[who] all write with a thrill for language and are portraying a harder-edged IrelandIreland seems to have had more than its fair share of brilliant new fictional voices of late, with the likes of Eimear McBride, Colin Barrett and Kevin Barry all picking up plaudits and prizes in equal measure. And so into this creative scene steps Lisa McInerney, another terrific writer whose first novel, The Glorious Heresies
, has all the trappings of a possible future classic . . .
the author writes with a huge amount of empathy for her imperfect creations. They may not be doing nice things or living good lives, but McInerney presents them as real people, not caricatures, and the book as a whole serves as a fascinating and accomplished commentary on modern Irish life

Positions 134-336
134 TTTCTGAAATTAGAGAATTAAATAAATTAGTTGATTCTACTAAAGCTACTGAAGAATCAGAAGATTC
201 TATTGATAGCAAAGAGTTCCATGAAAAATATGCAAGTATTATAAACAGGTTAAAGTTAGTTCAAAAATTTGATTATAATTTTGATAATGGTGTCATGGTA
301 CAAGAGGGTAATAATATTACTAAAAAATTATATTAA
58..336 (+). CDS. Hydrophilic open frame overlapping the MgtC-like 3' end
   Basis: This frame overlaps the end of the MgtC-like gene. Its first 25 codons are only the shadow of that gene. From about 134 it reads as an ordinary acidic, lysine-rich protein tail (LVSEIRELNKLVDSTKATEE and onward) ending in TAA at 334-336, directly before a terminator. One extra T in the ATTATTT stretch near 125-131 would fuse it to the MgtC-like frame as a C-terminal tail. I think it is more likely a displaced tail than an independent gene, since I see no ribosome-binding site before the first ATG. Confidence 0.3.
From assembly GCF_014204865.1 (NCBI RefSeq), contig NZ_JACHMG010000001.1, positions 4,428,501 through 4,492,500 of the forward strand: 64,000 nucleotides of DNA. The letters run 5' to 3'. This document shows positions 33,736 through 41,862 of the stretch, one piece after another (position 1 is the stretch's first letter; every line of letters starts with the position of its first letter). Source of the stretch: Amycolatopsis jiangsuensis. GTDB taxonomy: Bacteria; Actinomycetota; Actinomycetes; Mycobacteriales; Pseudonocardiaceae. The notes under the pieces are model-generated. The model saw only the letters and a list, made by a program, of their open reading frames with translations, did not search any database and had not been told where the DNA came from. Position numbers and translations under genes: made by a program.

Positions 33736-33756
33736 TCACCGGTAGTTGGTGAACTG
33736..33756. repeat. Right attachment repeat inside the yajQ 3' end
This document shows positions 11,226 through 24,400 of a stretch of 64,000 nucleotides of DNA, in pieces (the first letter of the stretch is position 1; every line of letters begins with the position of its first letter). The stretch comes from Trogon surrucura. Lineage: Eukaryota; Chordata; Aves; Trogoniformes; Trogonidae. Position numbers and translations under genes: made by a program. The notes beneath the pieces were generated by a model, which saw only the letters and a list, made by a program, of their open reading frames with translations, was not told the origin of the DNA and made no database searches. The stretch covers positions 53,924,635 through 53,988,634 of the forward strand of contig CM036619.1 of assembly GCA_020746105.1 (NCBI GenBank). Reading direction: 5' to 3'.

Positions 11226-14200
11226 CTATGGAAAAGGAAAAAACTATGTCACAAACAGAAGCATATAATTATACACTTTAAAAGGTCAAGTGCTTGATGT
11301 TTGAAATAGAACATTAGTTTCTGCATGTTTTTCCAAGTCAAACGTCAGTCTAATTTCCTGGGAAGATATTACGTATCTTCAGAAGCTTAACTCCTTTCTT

McInerney's prose is unshowy and - a rare thing - largely un-Joycean, and she tells a good story
. . . she writes about what she knows best and gets it right
. Her dialogue is realistic and her prose fluentLike her compatriot Kevin Barry, McInerney writes in the local vernacular, with a smattering of Gaelic. Her cynical voice is pitch-perfect for a community left behind by a Church that has done its damage and a Celtic tiger that has made a dash for the airport . . . a rich, touching, hilarious novel
A big, bold debut from a true new Irish talent.Lisa McInerney is from Galway and is the author of award-winning blog 'Arse End of Ireland'. The Irish Times
has called her 'arguably the most talented writer at work in Ireland today'. Her mother remains unimpressed.Debut novel from Irish writer who is already known in Ireland, with fans including Kevin Barry and Belinda McKeonHer blog about working-class life on a Galway council estate, 'Arse End of Ireland', was nominated for Best Blog at the Irish Blog Awards three years running.Of the blog, the Irish Times wrote that she was "the most talented writer at work today in Ireland", and Belinda McKeon said that "she takes the Celtic Tiger by the scruff, and gives it a sound kicking in prose that sears"